French on the crest of a ‘blue wave’

“Surfing a blue wave” is how L’Équipe described the mood in France, following Les Bleus triumph against Spain — a triumph that few were expecting given the team’s stuttering performances before and during the first round of matches.

There were more than 10,000 celebrating on the Champs Elysées.

“Suddenly it feels like 1998 all over again, a festive scent is in the air.”

It was a victory for the oldies — “Avec les meilleurs vieux” as the paper pointed out, with a pun as excruciating as it is untranslatable (meilleurs voeux — best wishes).

Claude Makelele, 33, was one of them. “No one can say any longer that we are a team of old men,” he said. “Against Spain we showed we can compete with anyone in the world, and that includes Brazil.”

On the other side of the Alps confidence is also climbing.

You can always tell when Italian journalists start to sense the possibility of victory — they do an interview with Enzo Bearzot, the man who brought the trophy home from Spain in 1982.

Brushing aside any worries about Andriy Shevchenko, he wants Germany in the semi-final: “We’ve always beaten them, not just in 1982,” he told the Gazzetta dello Sport.

“It’s true they’re at home, but if we want to win the World Cup we must fear no one. Germany are a powerful side, very strong physically, but other things being equal, speed always beats power, and we can be quicker than they are, if not with our legs then at least in the thoughts that direct our action.”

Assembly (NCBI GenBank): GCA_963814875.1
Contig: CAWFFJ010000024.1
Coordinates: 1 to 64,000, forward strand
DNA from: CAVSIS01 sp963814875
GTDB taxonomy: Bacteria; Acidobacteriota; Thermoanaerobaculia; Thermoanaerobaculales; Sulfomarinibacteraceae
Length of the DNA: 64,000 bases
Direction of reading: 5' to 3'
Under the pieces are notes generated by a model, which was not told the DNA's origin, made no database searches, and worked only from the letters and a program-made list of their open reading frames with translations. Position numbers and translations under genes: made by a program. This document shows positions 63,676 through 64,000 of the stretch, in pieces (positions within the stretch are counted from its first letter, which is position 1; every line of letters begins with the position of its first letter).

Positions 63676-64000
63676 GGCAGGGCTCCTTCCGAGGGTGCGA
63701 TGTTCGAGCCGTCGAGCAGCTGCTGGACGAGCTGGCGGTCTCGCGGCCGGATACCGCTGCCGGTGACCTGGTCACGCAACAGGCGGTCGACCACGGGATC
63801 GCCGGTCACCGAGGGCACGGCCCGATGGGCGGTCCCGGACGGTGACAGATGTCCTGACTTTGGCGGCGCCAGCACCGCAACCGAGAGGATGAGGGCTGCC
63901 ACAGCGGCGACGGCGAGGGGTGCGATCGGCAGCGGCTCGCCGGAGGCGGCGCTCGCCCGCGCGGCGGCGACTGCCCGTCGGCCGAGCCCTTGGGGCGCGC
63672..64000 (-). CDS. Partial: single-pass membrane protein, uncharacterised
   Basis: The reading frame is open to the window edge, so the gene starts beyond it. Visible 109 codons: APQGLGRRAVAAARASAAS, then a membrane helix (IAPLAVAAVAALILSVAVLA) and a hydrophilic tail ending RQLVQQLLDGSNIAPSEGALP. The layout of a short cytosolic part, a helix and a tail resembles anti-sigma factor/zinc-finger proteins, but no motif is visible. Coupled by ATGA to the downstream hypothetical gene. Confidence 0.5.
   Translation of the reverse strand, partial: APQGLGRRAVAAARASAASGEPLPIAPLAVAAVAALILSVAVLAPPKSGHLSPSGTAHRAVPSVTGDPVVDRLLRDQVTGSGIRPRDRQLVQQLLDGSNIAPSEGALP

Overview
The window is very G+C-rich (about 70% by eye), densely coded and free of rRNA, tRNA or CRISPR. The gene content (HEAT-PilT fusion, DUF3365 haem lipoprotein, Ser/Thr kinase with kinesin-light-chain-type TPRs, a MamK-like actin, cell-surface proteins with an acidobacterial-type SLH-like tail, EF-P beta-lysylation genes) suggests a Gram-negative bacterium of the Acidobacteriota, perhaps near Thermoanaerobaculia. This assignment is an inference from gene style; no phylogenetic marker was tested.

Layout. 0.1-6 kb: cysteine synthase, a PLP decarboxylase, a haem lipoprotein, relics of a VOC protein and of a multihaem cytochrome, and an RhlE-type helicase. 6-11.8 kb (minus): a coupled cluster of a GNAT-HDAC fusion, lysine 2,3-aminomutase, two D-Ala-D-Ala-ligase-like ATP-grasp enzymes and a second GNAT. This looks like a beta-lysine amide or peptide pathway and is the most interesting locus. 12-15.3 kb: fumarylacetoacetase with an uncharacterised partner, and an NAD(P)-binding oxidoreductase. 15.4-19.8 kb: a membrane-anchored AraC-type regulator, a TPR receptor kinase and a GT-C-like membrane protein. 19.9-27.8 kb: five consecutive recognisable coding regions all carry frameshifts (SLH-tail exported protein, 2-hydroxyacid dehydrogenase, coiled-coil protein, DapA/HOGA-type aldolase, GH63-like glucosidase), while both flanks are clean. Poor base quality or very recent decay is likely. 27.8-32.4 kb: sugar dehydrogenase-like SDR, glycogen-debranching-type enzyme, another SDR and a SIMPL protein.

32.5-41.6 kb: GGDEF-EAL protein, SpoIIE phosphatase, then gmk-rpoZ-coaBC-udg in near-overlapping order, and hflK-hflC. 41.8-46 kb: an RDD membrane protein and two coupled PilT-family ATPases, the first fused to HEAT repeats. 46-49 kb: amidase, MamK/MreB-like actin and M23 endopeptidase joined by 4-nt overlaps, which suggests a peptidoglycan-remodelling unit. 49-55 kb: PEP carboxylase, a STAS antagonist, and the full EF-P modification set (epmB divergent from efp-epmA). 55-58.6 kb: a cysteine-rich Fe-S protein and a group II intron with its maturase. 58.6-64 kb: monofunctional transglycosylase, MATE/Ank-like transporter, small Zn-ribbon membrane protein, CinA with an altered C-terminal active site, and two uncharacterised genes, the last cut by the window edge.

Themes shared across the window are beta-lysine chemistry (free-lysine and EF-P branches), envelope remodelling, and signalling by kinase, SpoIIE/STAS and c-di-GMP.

Most people would question whether this view of the Germans — “they may be strong but they’re a bit slow in the brain department” — conforms with reality.

And Bearzot is evidently hoping that they are clever enough to deal with the boys from Buenos Aires. The Argentinians, he said, are not just technically good and tactically sound but they have speed aplenty, especially with Lionel Messi and Carlos Tevez on the bench.

In which case, you might ask, how are those slow Germans going to cope?

The pain in Spain arrives like clockwork every four years, and by now people are so used to it that the papers have almost given up on wailing and gnashing of teeth.

Twelve million watched on television, and 15,000 gathered in the Plaza de Colon in Madrid hoping that this time it would be different. It wasn’t.

Juan Jose Arnaut, of Marca, returned to a perennial theme of Spanish football — the failure to translate their success at club level into success for their country.

“The saddest thing is how the sense of unity has disintegrated with defeat. We’ve turned on each other, demonstrating yet again that this is a country of clubs, not the Seleccion.

“I have an Argentinian friend who is a diehard fan of River Plate. Before the tournament started I was teasing him about the fact that their great leader is from Boca. He turned to me, very serious, and said ‘When Maradona puts on the shirt he is God. When Riquelme plays for Argentina he is God’.

“What an example to us. The sad reality is that we celebrate when Spain win, but when things turn against us we blame players because they are with this club or that club.”

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